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Posted on: March 14, 2019

City Earns Certified Local Government Designation, $25K Grant

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Montrose, CO — Following years of dedicated work, the City of Montrose has earned the designation as a Certified Local Government or CLG, seen as a significant achievement with ongoing historic preservation efforts within the city. The City was also awarded a $25,000 grant from History Colorado’s State Historical Fund to help create a historical survey plan for the Montrose community. 


The City of Montrose is now Colorado's 62nd CLG and the 2,001st CLG in the United States. 


In a letter to History Colorado, Megan Brown, Chief State, Tribal, Local, Plans & Grants Division Acting Certified Local Government Coordinator with the U.S. Department of Interior agreed in the recommendation that "the City of Montrose be certified under the provision of Section 101(c) of the National Historic Preservation Act."


"We welcome the City of Montrose as a local partner in the Federal Preservation Program and look forward to working with them to preserve what makes their community special and significant," Brown said. 


This designation gives the city’s newly formed Historic Preservation Commission the ability to designate buildings as part of the City's own historic registry. This designation will also give owners of historic buildings the choice to pursue historic designation for their properties. Property owners will have the option to partner with the city to pursue efforts towards preserving historic downtown buildings and economic revitalization. 


If the building is designated on the local registry, the owners are then eligible for tax credits and other incentives from both state and federal programs for the preservation and restoration of their buildings.


“The City of Montrose is thrilled to join the ranks of Certified Local Governments,” said Virgil Turner, the City's Director of Innovation & Citizen Engagement. “The partnership with our State Historic Preservation Office and the National Park Service has greatly strengthened our local efforts to preserve the important resources which make Montrose such a special place.”


Last year City Councilors revised the city's municipal code to include a Historic Preservation, HP, ordinance, intended to preserve the historical character of Montrose while also providing an avenue for property owners to have access to robust improvement incentives. 


The Historic Preservation ordinance was written to allow building owners the option to apply for the designation. The designation is not mandatory for building owners but serves as a tool for them to pursue preservation efforts. Once a building has been designated, the ordinance ensures that designation in perpetuity. The program is designed for buildings that are 50 years and older.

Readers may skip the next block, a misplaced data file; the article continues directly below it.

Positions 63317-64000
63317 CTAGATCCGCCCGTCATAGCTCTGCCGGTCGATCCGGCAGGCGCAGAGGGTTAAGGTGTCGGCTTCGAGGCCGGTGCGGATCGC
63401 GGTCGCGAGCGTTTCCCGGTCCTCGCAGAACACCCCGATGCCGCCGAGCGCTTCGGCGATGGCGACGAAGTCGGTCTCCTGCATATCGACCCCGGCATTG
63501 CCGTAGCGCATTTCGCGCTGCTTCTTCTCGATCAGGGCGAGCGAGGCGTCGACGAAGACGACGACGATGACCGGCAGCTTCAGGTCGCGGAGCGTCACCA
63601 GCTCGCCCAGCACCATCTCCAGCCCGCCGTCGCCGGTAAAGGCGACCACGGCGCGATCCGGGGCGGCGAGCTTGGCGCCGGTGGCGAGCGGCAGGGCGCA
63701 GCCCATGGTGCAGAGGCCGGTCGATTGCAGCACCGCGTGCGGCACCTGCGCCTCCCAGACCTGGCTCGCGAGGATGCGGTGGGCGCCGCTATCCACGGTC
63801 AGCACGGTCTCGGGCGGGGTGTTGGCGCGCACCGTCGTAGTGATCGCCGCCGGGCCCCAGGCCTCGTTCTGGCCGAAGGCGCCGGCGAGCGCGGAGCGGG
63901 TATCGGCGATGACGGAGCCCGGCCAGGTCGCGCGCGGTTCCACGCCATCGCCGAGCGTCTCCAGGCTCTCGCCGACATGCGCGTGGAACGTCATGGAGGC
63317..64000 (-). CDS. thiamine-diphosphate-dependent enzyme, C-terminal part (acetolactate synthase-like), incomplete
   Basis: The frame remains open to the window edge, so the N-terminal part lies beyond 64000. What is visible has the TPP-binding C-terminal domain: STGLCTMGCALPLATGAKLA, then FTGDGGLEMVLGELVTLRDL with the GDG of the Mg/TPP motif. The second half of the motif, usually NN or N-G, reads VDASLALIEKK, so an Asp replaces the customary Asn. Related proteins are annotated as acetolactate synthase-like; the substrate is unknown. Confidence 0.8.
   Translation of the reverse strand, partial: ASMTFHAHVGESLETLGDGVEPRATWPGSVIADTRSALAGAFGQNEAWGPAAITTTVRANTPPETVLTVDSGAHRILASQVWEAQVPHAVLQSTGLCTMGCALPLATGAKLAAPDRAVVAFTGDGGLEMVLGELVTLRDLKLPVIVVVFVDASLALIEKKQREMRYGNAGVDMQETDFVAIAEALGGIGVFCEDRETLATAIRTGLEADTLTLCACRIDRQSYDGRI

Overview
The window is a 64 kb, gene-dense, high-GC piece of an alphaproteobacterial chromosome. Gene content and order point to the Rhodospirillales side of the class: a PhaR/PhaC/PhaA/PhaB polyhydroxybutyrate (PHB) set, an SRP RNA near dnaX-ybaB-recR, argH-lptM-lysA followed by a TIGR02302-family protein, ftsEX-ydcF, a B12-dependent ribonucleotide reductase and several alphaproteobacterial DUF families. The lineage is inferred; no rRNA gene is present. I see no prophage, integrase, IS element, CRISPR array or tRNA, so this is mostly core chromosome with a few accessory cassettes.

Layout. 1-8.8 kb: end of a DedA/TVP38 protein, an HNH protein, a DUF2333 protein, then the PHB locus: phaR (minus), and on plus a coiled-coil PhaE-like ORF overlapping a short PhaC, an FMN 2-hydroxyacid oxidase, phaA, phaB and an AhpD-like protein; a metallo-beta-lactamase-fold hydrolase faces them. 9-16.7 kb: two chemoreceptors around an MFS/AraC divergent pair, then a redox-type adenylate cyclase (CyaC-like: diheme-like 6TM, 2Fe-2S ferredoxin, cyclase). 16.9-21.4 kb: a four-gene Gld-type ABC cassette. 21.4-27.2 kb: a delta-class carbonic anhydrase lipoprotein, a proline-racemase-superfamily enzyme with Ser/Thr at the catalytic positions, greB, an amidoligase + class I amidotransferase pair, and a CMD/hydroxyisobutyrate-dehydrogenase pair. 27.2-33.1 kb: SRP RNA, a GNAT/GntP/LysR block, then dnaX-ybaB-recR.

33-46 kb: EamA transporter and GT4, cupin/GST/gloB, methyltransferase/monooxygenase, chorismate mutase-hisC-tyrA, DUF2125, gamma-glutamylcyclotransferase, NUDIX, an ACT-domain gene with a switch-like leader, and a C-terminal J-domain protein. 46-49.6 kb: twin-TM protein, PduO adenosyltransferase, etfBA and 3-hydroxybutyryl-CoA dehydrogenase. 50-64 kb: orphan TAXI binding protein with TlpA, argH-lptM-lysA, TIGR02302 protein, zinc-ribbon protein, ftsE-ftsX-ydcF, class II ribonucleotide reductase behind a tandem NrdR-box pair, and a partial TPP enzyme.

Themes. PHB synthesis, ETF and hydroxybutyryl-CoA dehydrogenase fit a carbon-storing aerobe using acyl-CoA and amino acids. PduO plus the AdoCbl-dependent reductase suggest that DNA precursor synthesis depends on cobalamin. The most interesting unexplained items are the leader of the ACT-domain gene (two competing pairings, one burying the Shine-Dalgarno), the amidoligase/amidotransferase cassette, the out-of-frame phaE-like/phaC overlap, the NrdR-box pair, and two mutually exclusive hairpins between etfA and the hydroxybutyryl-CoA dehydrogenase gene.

Once an application is received, it will be reviewed by the Historic Preservation Commission to determine if the proposal fits within the HP ordinance.


Members of the Historic Preservation Commission serve at the pleasure of the City Council and are tasked to conduct surveys and create inventories of historic sites, properties, and areas for the purpose of defining those of historic, local significance. The commission will also determine qualifications of buildings, structures, objects, sites and districts nominated for designation.


Chelsea Rosty, the Director of Business Innovation for the City of Montrose along with Turner, delivered several presentations to the council in 2018 showcasing multiple projects from across the country, including Colorado, highlighting historic buildings being restored and used for modern uses.


"Historic preservation pairs the meaningful story of our past with the economic engine of the future,” Rosty said. “This process brings passion and heart to our economic development toolbox.”


The separate $25,000 in grant funds awarded by History Colorado will allow the city to prepare a citywide historic survey plan, which identifies and prioritizes future historic resource surveys within the city. 


A qualified historic preservationist will be hired to prepare the survey and will work in cooperation with the HP commission. The survey plan will be developed through a public process.   


The historic context sections of the city’s 1981 and 1999 historical surveys will be updated to reflect development up to 1979. The historic survey plan will assist the newly established CLG and Historic Preservation Commission by providing a clear and concise document to survey Montrose’s historic resources. 


In its announcement, History Colorado described Montrose "was founded originally to provide supplies to nearby mining communities. With the mines' decline, agriculture soon took over as the major economy. Settlers worked the fertile valley soil producing fruits, grains, vegetables, and livestock. The same strategic location that led to Montrose becoming a hub for transportation and commerce at its founding still serves as an asset today, as evidenced by serving as the second busiest airport in Colorado. Although much has changed since the city’s beginning in 1882, Montrose, with a current population of just over 19,000, continues as a thriving gateway to the many wonders of Western Colorado."


For more city news visit: CityOfMontrose.org.


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